This tweet was on my mind while I was watching Frances Ya-Chu Cowhig’s new play. Its bluntness gets to the heart of it: it’s an insult that such extreme wealth exists while others suffer and have to sell their own blood just to get by.
Cowhig achieves similar juxtaposition in The King of Hell’s Palace by following two groups. One is the Chinese public health officials who ran a campaign in 1990s Henan Province, encourage people to sell blood plasma to an American pharmaceutical company. The other is a family of farmers attracted by the programme’s promise of escaping poverty by participating. All the characters are scared shitless: scared of being caught, of slipping back into past horrors, for the fates of their children.
The play has eight actors (all multi-roling) and two and a half hours, and could still do with more of each: Cowhig is an admirer of Tony Kushner, and this vast subject feels equal to his kind of lengthy epic. It’d be more satisfying to see Jasmine (a poised Millicent Wong) go less promptly from nurse to conniving co-operator of the donation system, to tease out details for the farmer characters, and to really soak up the almost unbelievable political and humanitarian mess of this story.
Appropriately, stage blood abounds, at one point staining a bunch of peonies given to Yin Yin (Celeste Den), the health official who draws attention to the fact that HIV-contaminated blood banks are spreading HIV amongst rural donors. They’re held out by one of the villagers she knows will likely die, who’s asking her to do something, when she’s sure she can’t.
She takes the flowers carefully, avoiding the bloody stems.
Those responsible for this mess only show an awareness of their own bodies and their bodies’ potential for labour towards the end, when things begin to look a bit hairy. Jasmine and her husband Wang Wei (Kok-Hwa Lie) argue politely over which of them must be seen to be arrested to smooth things over in the public eye. Suddenly it matters that she is in a “female body” – for their baby. They could always hire a wet nurse, he points out.
Tom Piper’s design makes the Hampstead’s stage into a brick-walled courtyard, badly swept at the edges and unglamorous. Twin conveyor belts on a walkway into the audience sweep a sofa or actors on and off, making for a good sad moment at the end, but I wonder if it’s worth the distracting noise for those seated close to it. Frequent karaoke and spirited breaking into song gradually leaks away into Nicola Chang’s barer, darker sound design of thudding drum, piercing whistle, rushing traffic.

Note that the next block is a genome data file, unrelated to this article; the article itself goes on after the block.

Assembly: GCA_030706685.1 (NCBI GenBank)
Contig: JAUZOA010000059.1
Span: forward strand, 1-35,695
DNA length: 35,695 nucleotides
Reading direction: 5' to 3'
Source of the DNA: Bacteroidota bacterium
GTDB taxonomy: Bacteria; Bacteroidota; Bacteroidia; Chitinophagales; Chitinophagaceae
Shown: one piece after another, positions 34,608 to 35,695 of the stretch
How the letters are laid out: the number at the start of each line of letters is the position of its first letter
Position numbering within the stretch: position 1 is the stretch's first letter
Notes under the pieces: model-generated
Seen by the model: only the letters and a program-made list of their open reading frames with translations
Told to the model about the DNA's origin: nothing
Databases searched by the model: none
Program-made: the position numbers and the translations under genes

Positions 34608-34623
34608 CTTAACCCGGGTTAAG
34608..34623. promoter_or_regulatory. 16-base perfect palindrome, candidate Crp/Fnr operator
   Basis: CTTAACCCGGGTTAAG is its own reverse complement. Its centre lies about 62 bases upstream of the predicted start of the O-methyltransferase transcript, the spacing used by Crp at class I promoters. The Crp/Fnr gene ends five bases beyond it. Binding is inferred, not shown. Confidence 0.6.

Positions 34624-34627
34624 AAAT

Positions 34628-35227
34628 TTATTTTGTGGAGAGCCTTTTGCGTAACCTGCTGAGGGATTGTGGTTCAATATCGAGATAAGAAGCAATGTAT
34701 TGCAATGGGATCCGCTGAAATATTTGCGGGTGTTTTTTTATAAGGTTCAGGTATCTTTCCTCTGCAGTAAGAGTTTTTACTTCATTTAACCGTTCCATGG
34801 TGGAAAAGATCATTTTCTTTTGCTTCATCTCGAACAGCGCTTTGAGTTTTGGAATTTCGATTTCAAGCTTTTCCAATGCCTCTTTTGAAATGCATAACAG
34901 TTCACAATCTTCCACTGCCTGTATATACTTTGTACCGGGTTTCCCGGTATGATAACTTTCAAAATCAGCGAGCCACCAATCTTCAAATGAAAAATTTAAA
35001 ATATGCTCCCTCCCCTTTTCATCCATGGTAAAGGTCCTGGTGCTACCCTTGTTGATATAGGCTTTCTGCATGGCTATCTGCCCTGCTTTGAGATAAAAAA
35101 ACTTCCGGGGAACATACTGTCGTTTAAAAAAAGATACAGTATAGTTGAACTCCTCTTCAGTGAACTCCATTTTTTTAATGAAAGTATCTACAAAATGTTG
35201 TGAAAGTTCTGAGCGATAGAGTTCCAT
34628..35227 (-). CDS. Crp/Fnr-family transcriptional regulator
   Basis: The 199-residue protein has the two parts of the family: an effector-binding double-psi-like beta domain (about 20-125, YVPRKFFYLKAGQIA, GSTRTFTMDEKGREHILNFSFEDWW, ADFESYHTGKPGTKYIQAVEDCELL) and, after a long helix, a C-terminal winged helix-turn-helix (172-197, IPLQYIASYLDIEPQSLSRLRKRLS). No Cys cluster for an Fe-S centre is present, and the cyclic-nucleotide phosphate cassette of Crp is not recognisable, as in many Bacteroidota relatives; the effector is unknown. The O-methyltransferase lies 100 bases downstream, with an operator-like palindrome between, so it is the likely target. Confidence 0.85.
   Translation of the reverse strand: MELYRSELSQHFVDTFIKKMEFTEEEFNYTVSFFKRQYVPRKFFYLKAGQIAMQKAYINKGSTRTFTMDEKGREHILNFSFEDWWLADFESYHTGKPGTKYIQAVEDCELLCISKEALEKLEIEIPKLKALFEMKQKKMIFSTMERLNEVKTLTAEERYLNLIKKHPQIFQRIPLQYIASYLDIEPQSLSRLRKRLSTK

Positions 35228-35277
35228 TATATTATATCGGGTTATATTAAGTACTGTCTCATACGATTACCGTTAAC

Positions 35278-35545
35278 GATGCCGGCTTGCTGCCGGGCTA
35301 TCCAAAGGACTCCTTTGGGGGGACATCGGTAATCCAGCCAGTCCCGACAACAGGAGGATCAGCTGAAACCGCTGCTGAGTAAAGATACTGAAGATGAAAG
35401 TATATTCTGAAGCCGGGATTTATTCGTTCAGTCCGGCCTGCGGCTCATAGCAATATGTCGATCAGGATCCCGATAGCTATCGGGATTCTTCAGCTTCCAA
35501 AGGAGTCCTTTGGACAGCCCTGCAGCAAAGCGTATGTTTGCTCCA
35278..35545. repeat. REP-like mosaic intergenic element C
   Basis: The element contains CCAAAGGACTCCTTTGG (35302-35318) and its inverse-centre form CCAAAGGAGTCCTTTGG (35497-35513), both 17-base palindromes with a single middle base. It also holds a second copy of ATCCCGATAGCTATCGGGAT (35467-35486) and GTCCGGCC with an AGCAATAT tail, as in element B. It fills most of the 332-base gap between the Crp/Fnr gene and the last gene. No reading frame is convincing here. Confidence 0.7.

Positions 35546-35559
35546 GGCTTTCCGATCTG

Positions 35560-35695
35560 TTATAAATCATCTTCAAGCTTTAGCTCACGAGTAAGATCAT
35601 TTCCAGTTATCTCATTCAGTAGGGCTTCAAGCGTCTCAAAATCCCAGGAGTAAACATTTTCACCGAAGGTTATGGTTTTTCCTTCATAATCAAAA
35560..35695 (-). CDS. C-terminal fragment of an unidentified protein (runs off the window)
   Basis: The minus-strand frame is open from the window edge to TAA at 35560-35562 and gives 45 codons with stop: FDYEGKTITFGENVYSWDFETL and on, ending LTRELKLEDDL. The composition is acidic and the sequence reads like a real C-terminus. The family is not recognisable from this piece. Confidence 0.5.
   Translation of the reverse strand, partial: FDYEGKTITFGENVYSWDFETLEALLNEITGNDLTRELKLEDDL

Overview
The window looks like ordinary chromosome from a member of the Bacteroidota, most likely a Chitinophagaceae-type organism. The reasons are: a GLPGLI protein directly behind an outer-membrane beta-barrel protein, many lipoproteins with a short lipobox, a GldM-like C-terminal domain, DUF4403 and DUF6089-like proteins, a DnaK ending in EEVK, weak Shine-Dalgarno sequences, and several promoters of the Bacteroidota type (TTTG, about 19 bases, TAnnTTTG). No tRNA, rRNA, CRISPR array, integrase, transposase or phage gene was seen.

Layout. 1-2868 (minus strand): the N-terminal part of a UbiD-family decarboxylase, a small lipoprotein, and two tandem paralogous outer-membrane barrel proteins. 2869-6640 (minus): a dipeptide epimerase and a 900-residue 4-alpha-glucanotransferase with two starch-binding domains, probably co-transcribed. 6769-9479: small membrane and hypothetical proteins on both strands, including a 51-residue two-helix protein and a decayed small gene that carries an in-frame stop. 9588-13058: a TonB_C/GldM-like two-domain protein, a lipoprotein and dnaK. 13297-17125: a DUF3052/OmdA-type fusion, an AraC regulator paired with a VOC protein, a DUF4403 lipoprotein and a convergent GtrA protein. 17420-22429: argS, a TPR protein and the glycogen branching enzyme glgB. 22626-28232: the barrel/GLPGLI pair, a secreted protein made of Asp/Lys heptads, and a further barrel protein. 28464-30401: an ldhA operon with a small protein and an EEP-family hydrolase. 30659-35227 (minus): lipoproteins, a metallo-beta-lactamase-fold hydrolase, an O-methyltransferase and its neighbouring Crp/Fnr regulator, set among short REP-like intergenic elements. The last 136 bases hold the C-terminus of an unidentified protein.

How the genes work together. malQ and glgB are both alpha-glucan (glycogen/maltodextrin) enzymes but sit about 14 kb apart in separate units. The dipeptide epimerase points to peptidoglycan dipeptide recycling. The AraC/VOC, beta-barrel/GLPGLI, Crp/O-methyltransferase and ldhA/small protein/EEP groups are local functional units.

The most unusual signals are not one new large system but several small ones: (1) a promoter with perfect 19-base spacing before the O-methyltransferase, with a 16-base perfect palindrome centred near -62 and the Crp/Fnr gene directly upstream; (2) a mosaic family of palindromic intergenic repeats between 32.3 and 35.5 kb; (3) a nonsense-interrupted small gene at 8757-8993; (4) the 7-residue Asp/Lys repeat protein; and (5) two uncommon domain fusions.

The company’s exuberance in the first half (what’s more cheerful than the prospect of making money?) is replaced by sores and guilty sweat in the second. The family of farmers are only entirely harmonious when trying to hide the seriousness of their illness from young Pei-Pei (Wong), for the sake of her study. Cowhig’s language becomes aphorism-heavy when with these characters: “If you can’t be a rock, go cry in the fields.”
Shen, Yin Yin’s husband (Christopher Goh) only seems to see this family, devastated by his and his brother’s slashing of corners in the name of profit, once. He watches, stricken, their pain as they quietly organise welcoming Pei-Pei. He helps hand a boy some shoes, then transforms into their postman. It’s a little heavy-handed, maybe, but it’s also a welcome leaning on the thin boundaries between these two removed groups. The horror collapses the distance. Michael Boyd’s direction can otherwise sometimes struggle with the massive balancing of the greed and politicking of one side with the bodily desperation of the other.
Outside the play itself, this production is an eye-catching start to Roxana Silbert’s tenure as artistic director of the Hampstead; Chinese officials have apparently made efforts to have it suppressed. Separately, British East Asians in Theatre and Screen (BEATS) raised concern over the casting of Den, an Asian-American actor, over British East Asian actors, and the choice of Boyd, a white man, as director.
These conversations only arise and become so fraught because the pickings are so slim in terms of East Asian theatre stuff (roles/shows/positions, you name it), even in London. This doesn’t begin with The King of Hell’s Palace, and nor will it end with it. And everyone is more than aware of this. But god, is change slow.
On press night, Den holds her hands to end the applause and brings out Dr Wang Shuping, the real whistleblower: she raised the alarm, losing her job and risking so much. You can read her account of what happened in this essay, included in the Hampstead’s programme for this production.
Dr Wang comes up onto the stage, looking very uncomfortable. She has tears in her eyes as she bows a bit, and now I’m crying too. It’s so strange to me suddenly; to have told this version of a chapter of a person’s life and then bring her up in front of London’s theatreland people, people clapping (for her or for the production? Do we even know why we’re clapping?) and then drinking champagne in plastic flutes out in the foyer. This kind of thing happens all the time, and I don’t know why I’m abruptly angry and glad at once. Having her there pierced to the heart of things, in the same way as that tweet about selling plasma did. Bluntly. And without presuming to know how Dr Wang feels, I’m interested as to how The King of Hell’s Palace plays to an audience without her appearance.
The King of Hell’s Palace is on at Hampstead Theatre until 12th October. More info and tickets here.